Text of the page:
The provincial seat of Leichhardt spans approximately 148 988 sq km. It’s home to 99 312 voters, in the towns of Aurukun, Bamaga, Cooktown, Hope Vale, Kowanyama, Kuranda, Lockhart River, Mossman, Pormpuraaw, Port Douglas, Thursday Island and Weipa. Over 80% of the population reside in and around the metropolitan city of Cairns.
Proclaimed in 1949, Leichhardt is named after Friedrich Leichhardt, an explorer and naturalist who disappeared, along with his party, in 1848 while attempting to cross the continent. The electorate’s boundaries were last gazetted in 2009.
From 1972 – 2010, Leichhardt was a bellwether seat. The trend was broken when Warren Entsch returned from a brief retirement in 2010, winning the seat for the LNP against a Labour government, with a two-party preferred swing to the LNP of 8.6%.
Entsch has held the seat for 17 of the last 20 years. Leichhardt is considered marginal with Labor requiring a swing of 5.7% to gain the seat.
In 2015 Entsch introduced the Marriage Legislation Amendment Bill to parliament. The LNP declared the need for a public referendum to settle the matter. It is estimated the poll will cost $158 million to stage. In contrast, the ALP has pledged marriage equality within 100 days of government.
Entsch is seeking re-election contested by Labor’s Sharryn Howes and the Green’s candidate Kirk Pudniks. Howes and Pudniks are first time contenders running for public office. Howes has experience in health and social services policy in Canberra, as well as frontline service delivery throughout Leichhardt.
Owing to its size and diversity of population, Leichhardt has a multiplicity of challenges. While the majority of constituents reside in Cairns, the remainder are spattered throughout the electorate in rural and remote communities, including Aboriginal and Torres Strait Island communities. At 16% Leichhardt has the second highest Indigenous population of all electorates.
Leichhardt has a wealth of Aboriginal and Torres Strait Islander cultural significance. The Traditional Owners of this region attempt to maintain their close connection with country. As of April 2016, approximately 3.4m ha (around 22% of Leichhardt) has been returned to the Traditional Owners under the Cape York Peninsula Tenure Resolution Program. This allows the Traditional Owners to manage the land while also providing economic opportunities. Quinkin Rock Art, recognised by UNESCO, is a prime example of cultural heritage tourism opportunities of the region.
In addition to tourism, primary industries include sugar, tropical fruit, aquaculture, cattle, fishing and mining. Leichardt’s tourism industry is heavily reliant on the GBR.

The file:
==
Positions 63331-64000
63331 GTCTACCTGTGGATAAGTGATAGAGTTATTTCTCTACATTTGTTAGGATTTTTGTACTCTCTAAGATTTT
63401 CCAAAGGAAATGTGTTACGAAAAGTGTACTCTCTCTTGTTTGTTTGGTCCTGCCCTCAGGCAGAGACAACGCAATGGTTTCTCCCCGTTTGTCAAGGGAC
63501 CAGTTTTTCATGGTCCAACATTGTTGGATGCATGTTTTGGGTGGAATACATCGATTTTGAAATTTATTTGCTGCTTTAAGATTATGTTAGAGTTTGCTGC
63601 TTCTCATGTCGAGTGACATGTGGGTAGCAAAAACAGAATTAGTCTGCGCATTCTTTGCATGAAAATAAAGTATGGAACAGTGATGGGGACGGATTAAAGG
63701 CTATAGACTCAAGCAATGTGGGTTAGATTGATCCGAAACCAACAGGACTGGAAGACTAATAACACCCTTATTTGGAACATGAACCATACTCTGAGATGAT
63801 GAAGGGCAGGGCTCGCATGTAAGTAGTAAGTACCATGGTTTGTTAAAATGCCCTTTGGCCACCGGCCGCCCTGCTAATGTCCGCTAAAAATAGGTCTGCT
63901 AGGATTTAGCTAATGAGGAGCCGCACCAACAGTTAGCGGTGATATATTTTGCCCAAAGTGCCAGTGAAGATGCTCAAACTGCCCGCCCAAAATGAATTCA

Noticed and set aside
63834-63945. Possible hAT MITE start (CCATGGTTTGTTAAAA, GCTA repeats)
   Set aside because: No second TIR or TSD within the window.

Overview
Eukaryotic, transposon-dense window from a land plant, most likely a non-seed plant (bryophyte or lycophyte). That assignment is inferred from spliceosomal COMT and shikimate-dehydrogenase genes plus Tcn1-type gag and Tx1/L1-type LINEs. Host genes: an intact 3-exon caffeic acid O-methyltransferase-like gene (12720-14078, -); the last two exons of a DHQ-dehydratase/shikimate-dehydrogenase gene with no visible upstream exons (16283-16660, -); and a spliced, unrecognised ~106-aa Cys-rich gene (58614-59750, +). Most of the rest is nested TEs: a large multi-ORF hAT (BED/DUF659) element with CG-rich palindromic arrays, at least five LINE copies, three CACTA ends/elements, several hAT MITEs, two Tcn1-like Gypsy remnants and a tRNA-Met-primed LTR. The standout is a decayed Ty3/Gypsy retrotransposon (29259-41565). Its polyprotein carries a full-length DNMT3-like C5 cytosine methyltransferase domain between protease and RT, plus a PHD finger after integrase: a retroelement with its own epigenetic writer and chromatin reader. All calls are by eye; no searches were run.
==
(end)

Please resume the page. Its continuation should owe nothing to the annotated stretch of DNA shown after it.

Recent scientific evidence suggests the GBR is in danger, with rising sea temperatures resulting from climate change, poor water quality due to agricultural run-off and loss of coastal habitat contribute to the reef’s ailments.
In the 2016 budget the LNP has promised an additional $70 million to the Reef Trust, and the re-allocation of $101 million ‘from within the National Landcare Programme to support the implementation of the Reef 2050 Plan’. These measures are aimed at improving water quality. They do not address rising water temperatures that stem from climate change.
Labor policy aims for 50% renewable energy by 2030, while the LNP targets 23% renewables by 2020. Neither party appears keen to address the use of fossil fuels outside of Australia, with both major parties supporting Australian coal for export.
Rising sea levels already impact some areas of Leichhardt. Low-set islands in the Torres Strait face seasonal inundation of sea water. The Department of Environment predicts a sea level rise of around 1 meter by 2100 without reduction of greenhouse gas emissions. Should this happen much of Leichardt’s populace would be adversely affected - including Cairns city. Climate change will increase the rate and intensity of extreme weather events including cyclones and drought, which also threaten agriculture and aquaculture.
At 8.7% Cairns’ unemployment rate is well above the national average. At the 2011 census, Cape York’s unemployment rate was 12.6%. The Northern Australia Infrastructure Facility (NAIF), to be located in Cairns, aims to encourage infrastructure investment in the region, hopefully bringing employment.
The package was announced by Labor in 2013 and re-announced 6 months later by the ALP. The Cape York Region Package will improve access to Cairns and The Cape through the improvement of major Cape York roads and southern access corridors. Under this scheme funding has also been allocated for remote Indigenous community infrastructure.